In the ongoing fight against climate change, businesses everywhere are doing what they can to help reduce their carbon footprints and shift to more sustainable options. However, not all companies are immediately capable of bringing in experts and making the shift to environmentally and socially responsible alternatives.
Despite this, enterprises of all sizes can still do their part without having to sacrifice their resources. By aligning their business strategy with sustainable development goals, even small businesses can redirect their resources and reposition their goals to be more responsible in the global fight for the environment. To get your planning sessions started, here are a few steps to align business strategies with SDGs.
1. Understand the paradigm and identify points of association
First and foremost, it’s important to recognize sustainability as not just a passing trend among businesses but a collaborative effort between everyone-one that has a lasting impression on the following generations. Understanding sustainable development goals will familiarize you with its different specific targets and indicators, and find which of these goals your company can adopt in its short- and long-term business strategy.
In fact, corporate sustainability management refers to the effort of finding where business and sustainability meet. Adopting this means that you set attainable goals that make a positive impact on three main areas: the people, the profit, and the planet. This way, you can ensure your environmentally-positive business growth without leaving anyone behind.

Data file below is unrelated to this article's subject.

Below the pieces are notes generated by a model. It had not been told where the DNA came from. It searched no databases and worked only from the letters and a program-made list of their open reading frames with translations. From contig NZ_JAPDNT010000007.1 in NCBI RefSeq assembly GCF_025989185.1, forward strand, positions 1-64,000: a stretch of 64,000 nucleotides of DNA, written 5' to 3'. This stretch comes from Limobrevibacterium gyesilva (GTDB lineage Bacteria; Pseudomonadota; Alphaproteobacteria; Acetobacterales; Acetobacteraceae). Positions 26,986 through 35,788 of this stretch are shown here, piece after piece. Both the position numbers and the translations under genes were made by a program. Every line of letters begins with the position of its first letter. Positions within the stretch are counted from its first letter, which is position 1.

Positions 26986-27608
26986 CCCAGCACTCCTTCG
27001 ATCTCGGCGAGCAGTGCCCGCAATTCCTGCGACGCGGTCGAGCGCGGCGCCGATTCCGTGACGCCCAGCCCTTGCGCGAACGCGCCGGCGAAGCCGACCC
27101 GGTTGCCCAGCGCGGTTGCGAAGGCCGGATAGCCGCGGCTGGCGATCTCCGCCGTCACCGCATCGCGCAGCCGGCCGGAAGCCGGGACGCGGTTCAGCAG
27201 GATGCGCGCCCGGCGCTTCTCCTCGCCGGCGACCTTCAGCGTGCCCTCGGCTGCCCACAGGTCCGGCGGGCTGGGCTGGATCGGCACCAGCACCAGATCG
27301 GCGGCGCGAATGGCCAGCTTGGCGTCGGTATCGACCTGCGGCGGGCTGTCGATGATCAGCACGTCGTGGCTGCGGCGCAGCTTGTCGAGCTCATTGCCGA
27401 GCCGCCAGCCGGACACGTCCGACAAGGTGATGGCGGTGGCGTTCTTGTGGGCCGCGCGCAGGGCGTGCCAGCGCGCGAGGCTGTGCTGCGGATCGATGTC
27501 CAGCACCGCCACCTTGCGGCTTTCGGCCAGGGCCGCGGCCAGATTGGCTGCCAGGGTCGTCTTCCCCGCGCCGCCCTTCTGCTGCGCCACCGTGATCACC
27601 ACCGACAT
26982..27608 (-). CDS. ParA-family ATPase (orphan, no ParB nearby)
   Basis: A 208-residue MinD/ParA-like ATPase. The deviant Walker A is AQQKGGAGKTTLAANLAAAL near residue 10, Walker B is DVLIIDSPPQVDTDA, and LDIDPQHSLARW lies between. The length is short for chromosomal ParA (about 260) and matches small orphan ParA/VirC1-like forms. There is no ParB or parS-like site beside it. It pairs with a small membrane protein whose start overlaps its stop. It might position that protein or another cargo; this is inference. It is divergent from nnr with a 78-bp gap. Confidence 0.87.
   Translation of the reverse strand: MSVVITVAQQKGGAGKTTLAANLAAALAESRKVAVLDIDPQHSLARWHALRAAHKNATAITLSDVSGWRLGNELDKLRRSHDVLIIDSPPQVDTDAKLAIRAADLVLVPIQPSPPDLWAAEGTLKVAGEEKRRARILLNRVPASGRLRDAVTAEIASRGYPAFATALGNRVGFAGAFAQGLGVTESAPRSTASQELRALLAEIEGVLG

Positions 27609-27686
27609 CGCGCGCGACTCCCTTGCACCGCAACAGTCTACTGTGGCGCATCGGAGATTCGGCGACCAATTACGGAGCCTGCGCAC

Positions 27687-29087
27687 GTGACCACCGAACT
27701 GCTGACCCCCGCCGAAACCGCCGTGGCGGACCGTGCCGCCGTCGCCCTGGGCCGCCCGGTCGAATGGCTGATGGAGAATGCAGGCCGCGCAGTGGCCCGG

2. Set goals and priorities
After identifying points at which your organization can start pursuing sustainable options, it’s time to set your goals and how to prioritize them. Business strategies should identify which of these SDGs are possible for your company in the short term and which of them needs to be gradually achieved in the long run. This doesn’t mean that you need to scrap your existing targets and create new ones that are targeted towards environmental and social responsibility.
The real challenge is in identifying goals and priorities that are aligned with your existing business targets. This requires a thorough understanding of your company’s historical data to help inform your decisions moving forward. For example, you can maximize the use of your data to see opportunities on reducing carbon, based on available emission and energy consumption information.
By setting goals based on reliable historical data, you can further specify which SDGs are easily attainable for you and your organization and which of them will require additional time and resources to achieve. More often than not, your company already has existing initiatives, projects, and plans underway that can be leveraged as you develop sustainable business strategies.
3. Integrate them into existing business processes
Provided that your goals and priorities are clearly defined, you can now start strategizing on how to integrate these targets into all levels of the business. SDGs become a recurring theme from procurement, research and development, marketing, production, and even ongoing studies of your current business model.